Santa Lucia - Neurosciences and Rehabilitation Sapienza University of Rome

J Pain. 2015 Feb 24. pii: S1526-5900(15)00534-9. doi: 10.1016/j.jpain.2015.02.003. [Epub ahead of print]

Seeing one's own painful hand positioned in the contralateral space reduces subjective reports of pain and modulates laser evoked potentials

Studies report that viewing the body or keeping one's arms crossed while receiving painful stimuli may have an analgesic effect. Interestingly, changes in ratings of pain are accompanied by a reduction of brain metabolism or of laser evoked potentials (LEPs) amplitude. What remains unknown is the link between visual and crossed arms related analgesia. Here, we investigated pain perception as well as LEPs in three visual contexts while participants kept their arms in a crossed or uncrossed position during vision of i) one's own hand or ii) a neutral object in the same spatial location, and iii) a fixation cross placed in front of the participant. We found that having vision of the affected body part in the crossed arms position was associated with a significant reduction in pain reports. However, no analgesic effect of having vision of the hand in an uncrossed position or of crossing the arms alone was found. The increase of late vertex LEP P2 amplitude indexed a general effect of vision of the hand. Our results hint at a complex interaction between cross-modal input and body representation in different spatial frames of reference and at the same time question the effect of visual analgesia and crossed arms analgesia alone.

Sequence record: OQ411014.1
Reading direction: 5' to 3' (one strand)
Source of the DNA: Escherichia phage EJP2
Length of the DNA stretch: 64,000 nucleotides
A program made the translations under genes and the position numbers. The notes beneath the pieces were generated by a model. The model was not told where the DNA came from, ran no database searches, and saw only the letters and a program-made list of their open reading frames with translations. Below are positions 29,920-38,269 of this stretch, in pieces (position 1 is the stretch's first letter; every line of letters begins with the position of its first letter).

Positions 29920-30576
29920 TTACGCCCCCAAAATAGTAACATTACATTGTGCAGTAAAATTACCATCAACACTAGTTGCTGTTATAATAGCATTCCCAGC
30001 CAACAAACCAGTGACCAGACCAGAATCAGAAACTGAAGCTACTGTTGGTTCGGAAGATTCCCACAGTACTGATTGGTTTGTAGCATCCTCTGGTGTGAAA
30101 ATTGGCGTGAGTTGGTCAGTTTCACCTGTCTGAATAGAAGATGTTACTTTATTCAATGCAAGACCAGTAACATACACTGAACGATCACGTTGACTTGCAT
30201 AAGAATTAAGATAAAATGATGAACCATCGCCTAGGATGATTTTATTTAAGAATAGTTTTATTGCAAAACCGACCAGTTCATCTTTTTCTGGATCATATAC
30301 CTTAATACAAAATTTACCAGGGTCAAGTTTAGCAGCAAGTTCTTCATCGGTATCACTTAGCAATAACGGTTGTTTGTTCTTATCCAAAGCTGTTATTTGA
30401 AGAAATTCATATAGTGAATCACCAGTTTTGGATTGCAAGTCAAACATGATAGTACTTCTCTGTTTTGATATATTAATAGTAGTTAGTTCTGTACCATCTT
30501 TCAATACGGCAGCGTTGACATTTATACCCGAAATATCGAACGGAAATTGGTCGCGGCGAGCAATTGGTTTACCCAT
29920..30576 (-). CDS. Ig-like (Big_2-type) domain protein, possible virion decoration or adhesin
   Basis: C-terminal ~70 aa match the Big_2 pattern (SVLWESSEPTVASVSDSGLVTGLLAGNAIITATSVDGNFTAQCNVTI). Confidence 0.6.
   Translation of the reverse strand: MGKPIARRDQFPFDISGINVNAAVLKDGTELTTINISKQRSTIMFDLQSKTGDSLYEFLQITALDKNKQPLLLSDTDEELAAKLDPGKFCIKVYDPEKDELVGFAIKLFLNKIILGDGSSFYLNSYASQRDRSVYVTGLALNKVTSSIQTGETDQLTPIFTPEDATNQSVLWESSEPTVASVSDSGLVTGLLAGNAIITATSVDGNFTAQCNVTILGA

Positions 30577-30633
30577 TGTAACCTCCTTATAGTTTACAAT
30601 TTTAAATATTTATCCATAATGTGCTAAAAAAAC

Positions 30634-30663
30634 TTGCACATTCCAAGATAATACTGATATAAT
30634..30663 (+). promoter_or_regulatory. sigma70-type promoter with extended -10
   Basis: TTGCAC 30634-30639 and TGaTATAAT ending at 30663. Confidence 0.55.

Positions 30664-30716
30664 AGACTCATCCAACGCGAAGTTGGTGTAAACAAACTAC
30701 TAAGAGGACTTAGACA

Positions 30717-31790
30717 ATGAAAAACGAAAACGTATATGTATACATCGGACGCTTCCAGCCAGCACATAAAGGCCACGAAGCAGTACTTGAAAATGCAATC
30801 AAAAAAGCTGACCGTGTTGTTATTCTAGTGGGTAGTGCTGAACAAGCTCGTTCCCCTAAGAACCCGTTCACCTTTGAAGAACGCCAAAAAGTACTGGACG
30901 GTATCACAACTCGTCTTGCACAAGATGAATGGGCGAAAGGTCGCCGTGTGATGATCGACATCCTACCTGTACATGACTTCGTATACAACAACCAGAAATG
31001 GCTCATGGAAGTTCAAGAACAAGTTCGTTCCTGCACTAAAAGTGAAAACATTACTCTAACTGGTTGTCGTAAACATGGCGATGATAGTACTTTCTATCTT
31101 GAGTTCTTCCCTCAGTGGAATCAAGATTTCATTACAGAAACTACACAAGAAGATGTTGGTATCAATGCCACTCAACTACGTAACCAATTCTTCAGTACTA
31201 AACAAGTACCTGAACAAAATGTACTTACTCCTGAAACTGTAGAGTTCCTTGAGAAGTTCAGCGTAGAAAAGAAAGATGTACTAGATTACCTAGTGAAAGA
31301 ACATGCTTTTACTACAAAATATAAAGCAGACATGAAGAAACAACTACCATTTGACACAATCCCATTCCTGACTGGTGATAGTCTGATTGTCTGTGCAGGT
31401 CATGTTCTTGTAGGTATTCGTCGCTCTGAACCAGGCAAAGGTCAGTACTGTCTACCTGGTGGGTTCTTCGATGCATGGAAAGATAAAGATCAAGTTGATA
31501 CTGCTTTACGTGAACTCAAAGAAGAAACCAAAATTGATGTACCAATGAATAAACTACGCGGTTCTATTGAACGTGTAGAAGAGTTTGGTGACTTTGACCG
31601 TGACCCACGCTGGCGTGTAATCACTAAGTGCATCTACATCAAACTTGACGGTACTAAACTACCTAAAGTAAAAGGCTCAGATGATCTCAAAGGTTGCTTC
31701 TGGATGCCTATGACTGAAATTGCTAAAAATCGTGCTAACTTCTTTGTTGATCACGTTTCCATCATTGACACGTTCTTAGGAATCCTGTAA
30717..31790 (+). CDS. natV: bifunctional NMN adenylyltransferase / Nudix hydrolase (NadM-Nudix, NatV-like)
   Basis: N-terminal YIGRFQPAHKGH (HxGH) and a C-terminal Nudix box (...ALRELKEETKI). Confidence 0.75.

PERSPECTIVE: We found that nociceptive stimuli delivered to the hand in a crossed arms position evoked less pain than in a canonical anatomical position. Yet, we report no significant analgesic effect of vision or crossing the arms on their own. These findings foster the integration of visuo-spatial and proprioceptive information in rehabilitation protocols.

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